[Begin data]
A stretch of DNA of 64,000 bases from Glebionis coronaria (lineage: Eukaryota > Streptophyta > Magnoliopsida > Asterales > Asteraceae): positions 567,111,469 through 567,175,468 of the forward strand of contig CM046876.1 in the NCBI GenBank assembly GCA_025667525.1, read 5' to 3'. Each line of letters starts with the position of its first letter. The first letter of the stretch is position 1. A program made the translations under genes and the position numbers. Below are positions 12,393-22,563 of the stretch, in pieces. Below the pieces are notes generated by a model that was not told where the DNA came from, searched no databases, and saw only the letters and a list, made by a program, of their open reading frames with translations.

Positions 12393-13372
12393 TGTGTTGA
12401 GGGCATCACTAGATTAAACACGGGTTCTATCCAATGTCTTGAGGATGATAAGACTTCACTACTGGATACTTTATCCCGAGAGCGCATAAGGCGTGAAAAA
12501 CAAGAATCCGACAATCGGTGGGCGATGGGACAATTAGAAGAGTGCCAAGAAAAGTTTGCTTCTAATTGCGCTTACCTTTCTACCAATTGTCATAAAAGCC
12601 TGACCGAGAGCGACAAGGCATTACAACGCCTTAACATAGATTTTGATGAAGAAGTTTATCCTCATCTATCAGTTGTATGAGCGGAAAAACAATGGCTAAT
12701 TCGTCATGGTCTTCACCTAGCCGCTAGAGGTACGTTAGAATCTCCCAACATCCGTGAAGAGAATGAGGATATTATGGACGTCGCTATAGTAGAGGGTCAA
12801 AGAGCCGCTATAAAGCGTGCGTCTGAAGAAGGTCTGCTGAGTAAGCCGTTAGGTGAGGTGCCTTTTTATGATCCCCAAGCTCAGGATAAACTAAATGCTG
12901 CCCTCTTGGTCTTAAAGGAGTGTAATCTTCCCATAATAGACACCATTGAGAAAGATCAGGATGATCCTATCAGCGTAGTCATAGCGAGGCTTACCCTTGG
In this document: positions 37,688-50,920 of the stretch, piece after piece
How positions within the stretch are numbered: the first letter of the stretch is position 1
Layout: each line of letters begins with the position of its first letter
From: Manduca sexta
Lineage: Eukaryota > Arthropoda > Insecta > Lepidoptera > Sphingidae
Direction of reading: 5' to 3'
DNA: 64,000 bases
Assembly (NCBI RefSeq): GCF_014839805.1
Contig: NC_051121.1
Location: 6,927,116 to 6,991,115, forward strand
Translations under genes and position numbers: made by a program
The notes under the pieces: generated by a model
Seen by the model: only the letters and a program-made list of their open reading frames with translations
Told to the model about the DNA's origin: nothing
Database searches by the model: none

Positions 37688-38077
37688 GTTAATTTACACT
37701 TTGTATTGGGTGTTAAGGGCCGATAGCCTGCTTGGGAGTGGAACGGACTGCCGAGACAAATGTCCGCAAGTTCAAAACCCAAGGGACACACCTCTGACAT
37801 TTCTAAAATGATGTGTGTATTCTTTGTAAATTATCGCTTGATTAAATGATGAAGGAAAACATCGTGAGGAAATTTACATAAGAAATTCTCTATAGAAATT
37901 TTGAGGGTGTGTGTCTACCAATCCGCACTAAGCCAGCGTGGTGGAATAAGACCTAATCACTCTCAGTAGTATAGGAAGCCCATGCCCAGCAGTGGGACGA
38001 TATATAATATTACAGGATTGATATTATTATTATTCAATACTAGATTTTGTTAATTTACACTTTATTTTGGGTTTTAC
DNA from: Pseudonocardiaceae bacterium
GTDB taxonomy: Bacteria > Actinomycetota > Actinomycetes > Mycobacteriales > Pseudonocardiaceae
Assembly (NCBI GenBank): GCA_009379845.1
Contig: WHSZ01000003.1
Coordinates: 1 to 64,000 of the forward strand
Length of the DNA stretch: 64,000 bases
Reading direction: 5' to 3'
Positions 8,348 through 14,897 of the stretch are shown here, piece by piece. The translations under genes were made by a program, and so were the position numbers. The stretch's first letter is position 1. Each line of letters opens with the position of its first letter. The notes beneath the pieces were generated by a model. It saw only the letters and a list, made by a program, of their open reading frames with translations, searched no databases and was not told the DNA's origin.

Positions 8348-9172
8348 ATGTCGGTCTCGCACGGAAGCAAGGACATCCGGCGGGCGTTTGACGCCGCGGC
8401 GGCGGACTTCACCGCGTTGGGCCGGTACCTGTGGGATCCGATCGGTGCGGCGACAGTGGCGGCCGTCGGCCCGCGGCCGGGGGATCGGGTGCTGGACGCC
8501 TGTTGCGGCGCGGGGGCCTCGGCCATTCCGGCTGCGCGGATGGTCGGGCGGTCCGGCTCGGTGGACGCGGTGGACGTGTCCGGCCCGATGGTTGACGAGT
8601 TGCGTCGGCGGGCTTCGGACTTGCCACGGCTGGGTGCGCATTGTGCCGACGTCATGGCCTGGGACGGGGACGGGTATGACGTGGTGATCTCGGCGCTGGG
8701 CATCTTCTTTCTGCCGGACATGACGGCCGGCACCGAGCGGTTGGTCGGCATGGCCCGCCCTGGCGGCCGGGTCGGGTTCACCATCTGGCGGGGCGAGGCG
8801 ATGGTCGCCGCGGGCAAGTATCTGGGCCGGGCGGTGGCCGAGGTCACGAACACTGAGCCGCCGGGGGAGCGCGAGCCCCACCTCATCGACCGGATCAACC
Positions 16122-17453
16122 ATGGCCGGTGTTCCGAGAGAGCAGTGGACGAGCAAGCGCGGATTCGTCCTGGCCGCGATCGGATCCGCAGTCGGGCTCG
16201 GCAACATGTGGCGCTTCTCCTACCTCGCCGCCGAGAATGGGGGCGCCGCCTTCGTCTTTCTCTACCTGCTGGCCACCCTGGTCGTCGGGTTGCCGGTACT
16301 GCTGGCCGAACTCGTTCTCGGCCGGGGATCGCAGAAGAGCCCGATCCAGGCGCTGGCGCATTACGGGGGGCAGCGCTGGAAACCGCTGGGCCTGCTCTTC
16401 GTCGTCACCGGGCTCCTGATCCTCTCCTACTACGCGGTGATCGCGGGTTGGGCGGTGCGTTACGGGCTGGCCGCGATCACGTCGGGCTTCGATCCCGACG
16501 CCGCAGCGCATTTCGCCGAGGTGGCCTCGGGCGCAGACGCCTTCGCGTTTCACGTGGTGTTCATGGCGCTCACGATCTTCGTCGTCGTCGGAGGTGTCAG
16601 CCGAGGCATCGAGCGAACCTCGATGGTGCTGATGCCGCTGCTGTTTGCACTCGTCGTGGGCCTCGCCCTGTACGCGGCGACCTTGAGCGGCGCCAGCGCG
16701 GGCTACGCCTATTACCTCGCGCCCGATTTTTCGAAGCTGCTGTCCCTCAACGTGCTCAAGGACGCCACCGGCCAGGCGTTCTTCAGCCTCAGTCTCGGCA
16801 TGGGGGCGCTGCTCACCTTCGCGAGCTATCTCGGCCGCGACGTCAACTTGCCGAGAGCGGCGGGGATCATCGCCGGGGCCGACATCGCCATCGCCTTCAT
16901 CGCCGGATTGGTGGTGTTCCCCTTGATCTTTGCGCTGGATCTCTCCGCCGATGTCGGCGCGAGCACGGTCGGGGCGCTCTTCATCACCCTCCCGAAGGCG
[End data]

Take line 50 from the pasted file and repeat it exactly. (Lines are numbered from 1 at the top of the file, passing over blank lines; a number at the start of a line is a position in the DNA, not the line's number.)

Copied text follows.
16401 GTCGTCACCGGGCTCCTGATCCTCTCCTACTACGCGGTGATCGCGGGTTGGGCGGTGCGTTACGGGCTGGCCGCGATCACGTCGGGCTTCGATCCCGACG